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Ohio Sawmill Supplies Hardwood Cut Stock For Pallet Manufacturers
Dash Sawmill started out of growing tree service business.

By Alan Froome
Date Posted: 4/1/2003

NEWBURY, Ohio – When a tree service ends up with a yard full of logs to dispose of, most likely the company would sell them to a sawmill just to get rid of them. The owner of Dash Tree Service realized he had an opportunity staring him in the face, and he set about building a sawmill to convert the logs to something more valuable.

Dash Sawmills is owned by Dave Pitz, who started the original Dash Tree Service company in eastern Ohio in 1981. Today the tree service is still part of his business, but the sawmill has become much more important. Dave looked at the growing log pile in the early 1990s and saw an opportunity. He decided to go into the sawmill business to turn the logs into more profitable products. At first he purchased an existing mill equipped with old Morgan machinery, but soon he realized it was not adequate for his plans. He wanted to keep some of the machines and replace others, but when somebody offered to buy all of them, he sold them as a package and decided to start fresh and build a new mill.

Dave hired John Weaver in 1994 to head up the new Dash Sawmills division, and the two men set about locating and buying good used machines to equip the sawmill. John later became manager of the completed sawmill and has run Dash Sawmills since. Newbury is situated about 20 miles east of Cleveland, close to the Alpine Valley ski area. Cleveland is a good market for pallets, so sawing the logs into pallet stock was the first decision on what to produce in the new sawmill. Other lumber products were to be added later.

Nowadays, Dave concentrates mostly on the tree service activities and clearing land for development. The logs he obtains through the tree service and land-clearing operations are hauled to the mill yard for processing by Dash Sawmills. The mill handles a mix of hardwoods from the surrounding region, including poplar, basswood, oak, ash and maple. In addition to the supply of logs generated from the tree service business, Dash Sawmills occasionally buys hardwood cants.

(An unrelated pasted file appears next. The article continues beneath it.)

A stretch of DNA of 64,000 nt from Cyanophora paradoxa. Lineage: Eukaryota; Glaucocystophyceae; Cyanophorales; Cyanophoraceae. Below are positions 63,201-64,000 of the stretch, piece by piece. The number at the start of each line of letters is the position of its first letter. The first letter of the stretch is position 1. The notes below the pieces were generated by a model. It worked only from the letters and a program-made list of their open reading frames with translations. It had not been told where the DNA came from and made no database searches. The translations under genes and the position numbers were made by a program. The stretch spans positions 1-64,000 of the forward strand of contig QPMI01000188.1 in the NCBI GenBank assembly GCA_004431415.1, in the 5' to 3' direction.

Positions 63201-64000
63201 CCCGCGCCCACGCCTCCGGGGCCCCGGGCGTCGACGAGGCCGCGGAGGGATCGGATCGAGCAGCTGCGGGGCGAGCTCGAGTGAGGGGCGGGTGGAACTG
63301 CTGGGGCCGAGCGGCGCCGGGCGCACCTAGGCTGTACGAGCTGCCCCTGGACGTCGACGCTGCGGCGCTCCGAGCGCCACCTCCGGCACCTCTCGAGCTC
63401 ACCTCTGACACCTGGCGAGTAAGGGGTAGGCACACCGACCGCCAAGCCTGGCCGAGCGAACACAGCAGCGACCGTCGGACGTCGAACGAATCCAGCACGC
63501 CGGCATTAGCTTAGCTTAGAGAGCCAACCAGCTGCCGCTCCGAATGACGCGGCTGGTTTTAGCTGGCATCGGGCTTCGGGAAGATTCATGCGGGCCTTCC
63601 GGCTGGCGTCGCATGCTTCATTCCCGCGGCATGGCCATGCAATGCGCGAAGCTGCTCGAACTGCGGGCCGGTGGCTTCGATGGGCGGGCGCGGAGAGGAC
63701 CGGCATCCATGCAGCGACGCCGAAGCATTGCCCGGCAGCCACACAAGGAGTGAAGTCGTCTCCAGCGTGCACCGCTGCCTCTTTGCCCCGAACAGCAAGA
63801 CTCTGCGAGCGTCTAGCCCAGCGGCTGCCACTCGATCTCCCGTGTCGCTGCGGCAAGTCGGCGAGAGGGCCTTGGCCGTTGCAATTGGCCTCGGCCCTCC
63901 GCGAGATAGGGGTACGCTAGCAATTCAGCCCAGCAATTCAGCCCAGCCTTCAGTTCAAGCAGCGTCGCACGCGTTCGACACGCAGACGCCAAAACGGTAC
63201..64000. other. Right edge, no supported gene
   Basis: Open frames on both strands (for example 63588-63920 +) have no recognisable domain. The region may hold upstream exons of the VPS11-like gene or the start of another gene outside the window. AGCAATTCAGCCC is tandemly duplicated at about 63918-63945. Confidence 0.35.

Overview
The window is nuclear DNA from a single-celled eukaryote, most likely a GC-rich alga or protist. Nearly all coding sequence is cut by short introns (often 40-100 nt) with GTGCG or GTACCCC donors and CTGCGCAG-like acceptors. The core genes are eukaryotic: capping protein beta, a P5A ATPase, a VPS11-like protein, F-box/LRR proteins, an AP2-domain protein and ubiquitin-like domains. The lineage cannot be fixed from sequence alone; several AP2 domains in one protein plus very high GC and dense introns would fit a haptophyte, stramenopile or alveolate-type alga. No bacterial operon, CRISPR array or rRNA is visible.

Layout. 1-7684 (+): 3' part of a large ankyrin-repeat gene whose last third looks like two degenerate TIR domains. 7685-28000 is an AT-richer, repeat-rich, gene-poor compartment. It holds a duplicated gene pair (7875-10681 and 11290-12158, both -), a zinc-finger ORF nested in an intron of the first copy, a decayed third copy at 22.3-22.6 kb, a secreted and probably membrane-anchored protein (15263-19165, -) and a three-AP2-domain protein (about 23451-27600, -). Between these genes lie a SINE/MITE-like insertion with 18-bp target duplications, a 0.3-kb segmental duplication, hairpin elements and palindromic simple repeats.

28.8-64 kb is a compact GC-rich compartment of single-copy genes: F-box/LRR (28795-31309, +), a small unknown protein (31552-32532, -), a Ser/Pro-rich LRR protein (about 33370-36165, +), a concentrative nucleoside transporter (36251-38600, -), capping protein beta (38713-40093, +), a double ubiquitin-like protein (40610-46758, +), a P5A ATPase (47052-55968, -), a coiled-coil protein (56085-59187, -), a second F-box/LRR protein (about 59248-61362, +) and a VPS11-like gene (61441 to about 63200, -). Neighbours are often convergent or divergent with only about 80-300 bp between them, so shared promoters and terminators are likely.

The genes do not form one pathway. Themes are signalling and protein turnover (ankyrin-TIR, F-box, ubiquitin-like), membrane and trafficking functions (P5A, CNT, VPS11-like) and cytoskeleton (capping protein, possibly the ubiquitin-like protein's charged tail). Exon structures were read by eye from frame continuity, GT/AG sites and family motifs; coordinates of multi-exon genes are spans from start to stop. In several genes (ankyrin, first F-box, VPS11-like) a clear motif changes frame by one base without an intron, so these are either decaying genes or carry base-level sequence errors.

Dash Tree Service has a variety of logging equipment, including a Timbco model 425 feller-buncher. The Timbco, powered by a Cummins engine, works in conjunction with a John Deere 648 skidder at logging sites. In the mill yard, the company has two John Deere track loaders — a model 444 and a model 555 — to move logs into the sawmill.

Dave and John built the sawmill mostly with used machinery. A Morbark Rosser head debarker — the log is passed over a rotating bottom head — strips the bark from the logs. The logs are then transferred on a chain conveyor to a Meadows circular head saw. The saw runs a 56-inch diameter, 1/4-inch kerf blade. It is fed by a Meadows three-knee log carriage with hydraulic setworks that can accept logs up to 36 inches diameter and 16 feet long.

Dash Sawmills relies on Country Saw and Knife, another Ohio company, for bench and file service on its blades. Country Saw and Knife uses all CNC machines in its shop and takes pride in providing fast, efficient service to the sawmills in the region. Besides maintaining the circular blades for the head saw, Country Saw and Knife also supplies and services other circular blades and band saw blades for Dash Sawmills.

From the primary breakdown at the head saw, the two-sided flitches are conveyed to a Vance bottom arbor bull edger that removes the two remaining slabs to finish processing the log into a cant. The Vance bull edger has a 7x36 opening and runs 20-inch saws. After passing through the bull edger, cants destined for pallet stock material are sent to the pre-cut shop.

"Our mill is different from the way most sawmills work," John acknowledged, "but it works well for us. It’s different in the way the mill is laid out and the fact that we use two separate edgers. The bull edger only edges cants, and the other machine splits them into boards."